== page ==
Mental illness and addiction are primary reasons for homelessness among people who have been homeless over a year or repeatedly homeless. The Tri- Jurisdictional Collaborative on Homelessness's "Population and Subpopulation" report to HUD shows in 2011, of the 6131 adults counted in the 2011 homeless census, 3093 were identified as "seriously mentally ill" and 3575 who were "chronic substance abusers". The very large majority of them live in central Atlanta and either get help for their mental illness and addiction from Grady or no help at all because they lack transportation to get to the centers that offer earlier appointments. Forty percent of all homeless people have been homeless over a year and 35% live outdoors. The huge majority can get neither transitional/permanent housing nor are in treatment for their mental illness or addiction.
GCAL reports that in Georgia, only Fulton and DeKalb Counties does it take more than a week or two to get a first time appointment at a public MH OP center. What is the GDBHDD doing to address this?
One of the selling points for bringing GCAL to Atlanta in 2003 was that it would produce data that would allow the GDBHDD to identify problems and address them. Is the GDBHDD not aware of the problems in Fulton and DeKalb Counties, especially at Grady?
No one expects the Behavioral Health standard of making "routine" appointments within 7 days to be met any time soon but taking 60, 90, or at Grady 176 days represents a crisis that needs to be addressed urgently.
Currently homeless and all other individuals or those assisting them cannot call GCAL for an appointments at Grady and cannot call Grady's MH OP center for an appointment. The only way they can get an appointment is to go in person to 48 Coca Cola Place when they open and hope to be one of few who can be seen as a walk-in. Is this not a completely unacceptable level of service by anyone's standard?
There are 13 MH OP centers for adults in Fulton and DeKalb Counties: 8 are in Fulton and 5 in DeKalb. One of the 5 DeKalb centers, North DeKalb, accepts only individuals who have Medicaid so it is off-limits to many individuals. Of the 8 in Fulton, 5 are under full control of the Fulton County DBHDD with the other 3 under contract with the GDBHDD. When an individual from Fulton County calls GCAL, they will as stated above be given the option of going to Grady, Northside, or Newport (which is located on the far east side of DeKalb County). Callers to GCAL will not be told about the 5 centers managed by the Fulton County DBHDD. Further, DeKalb County CSB, contrary to its contract with the GDBHDD, does not allow GCAL to make any appointments for anyone outside of DeKalb County. As a result, of 13 public MH OP centers in these two counties, Fulton County residents who call GCAL are offered only 3.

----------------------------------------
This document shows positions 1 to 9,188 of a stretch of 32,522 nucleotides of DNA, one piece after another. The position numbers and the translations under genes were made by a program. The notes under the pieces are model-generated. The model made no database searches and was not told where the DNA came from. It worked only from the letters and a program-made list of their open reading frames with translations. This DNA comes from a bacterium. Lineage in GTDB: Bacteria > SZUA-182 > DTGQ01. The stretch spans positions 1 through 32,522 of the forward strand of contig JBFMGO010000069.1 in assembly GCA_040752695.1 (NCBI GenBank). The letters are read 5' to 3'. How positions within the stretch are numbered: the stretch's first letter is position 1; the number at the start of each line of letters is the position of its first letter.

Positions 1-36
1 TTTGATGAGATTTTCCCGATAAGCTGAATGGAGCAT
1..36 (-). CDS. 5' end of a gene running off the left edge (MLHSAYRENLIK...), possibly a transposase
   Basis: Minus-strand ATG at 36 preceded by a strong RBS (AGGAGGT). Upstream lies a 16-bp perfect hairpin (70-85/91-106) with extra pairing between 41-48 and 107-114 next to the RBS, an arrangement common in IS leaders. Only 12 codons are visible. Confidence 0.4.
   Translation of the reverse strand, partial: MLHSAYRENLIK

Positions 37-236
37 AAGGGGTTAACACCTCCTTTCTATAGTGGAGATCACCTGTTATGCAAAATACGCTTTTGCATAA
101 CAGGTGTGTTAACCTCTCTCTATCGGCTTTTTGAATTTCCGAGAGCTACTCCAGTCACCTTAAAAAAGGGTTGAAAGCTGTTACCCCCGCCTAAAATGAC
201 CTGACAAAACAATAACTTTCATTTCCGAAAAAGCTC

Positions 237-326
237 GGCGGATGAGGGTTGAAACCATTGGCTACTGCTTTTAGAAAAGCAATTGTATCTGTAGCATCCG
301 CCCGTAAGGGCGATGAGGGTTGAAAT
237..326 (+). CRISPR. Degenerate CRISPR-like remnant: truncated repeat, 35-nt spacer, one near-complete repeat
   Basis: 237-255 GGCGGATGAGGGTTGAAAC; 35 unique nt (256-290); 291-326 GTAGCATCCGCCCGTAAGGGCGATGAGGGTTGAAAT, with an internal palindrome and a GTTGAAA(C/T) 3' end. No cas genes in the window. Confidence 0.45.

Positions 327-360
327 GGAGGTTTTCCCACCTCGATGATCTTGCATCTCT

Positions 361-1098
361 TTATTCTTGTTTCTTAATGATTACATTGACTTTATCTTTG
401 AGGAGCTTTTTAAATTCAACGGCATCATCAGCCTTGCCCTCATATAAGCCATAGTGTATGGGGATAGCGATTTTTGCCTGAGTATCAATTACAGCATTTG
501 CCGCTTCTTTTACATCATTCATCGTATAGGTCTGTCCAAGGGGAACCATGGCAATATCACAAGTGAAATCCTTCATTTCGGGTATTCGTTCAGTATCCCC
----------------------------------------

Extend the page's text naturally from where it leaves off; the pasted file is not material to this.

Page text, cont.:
Of greatest concern for the majority of our homeless people with a mental illness is that Grady's actions though with the purest of intent, for all practical purposes has blocked GCAL from making appointments leaving only Northside and Newport for homeless people. Thus, Northside and Newport MH OP centers are overloaded. Northside's next open appointment is for April 16 and Newport's is April 10 as of February 9 according to GCAL.
What Can Be Done?
The GDBHDD should bring together the Metro Atlanta DBHDD Office, the DeKalb CSB, the Fulton County DBHDD, Grady Hospital and the Regional Commission on Homelessness to address these concerns:
1. act immediately to reduce, especially at Grady, the length of time it takes to get a first-time appointment with the goal of coming as close as possible to the standard of 7 days.
2. consider either the Fulton County DBHDD or the GDBHDD opening another MH OP center in the downtown area that perhaps would be dedicated to serving the 3000+ homeless individuals the Tri-J identifies as having a serious mental illness as well as those who have a substance abuse problem in light of the fact the Tri-J reports there are 3575 chronically addicted homeless people. Those who are chronically addicted but have, or say they have, no mental illness are not served by any of the 13 adult public mental health centers.
2. find a way so that GCAL can provide to every caller information about the 5 Fulton County DBHDD MH OP Centers such as the telephone number, address, etc. so they can call and get their own appointment. This should not be complicated!!!
3. enforce the right to choose any public mental health center in the state regardless of county of residence if that center contracts with the GDBHDD to provide core services. Specifically, enable GCAL to make appointments for Fulton County residents at any of DeKalb County's public mental health centers whenever it is to the advantage of the public.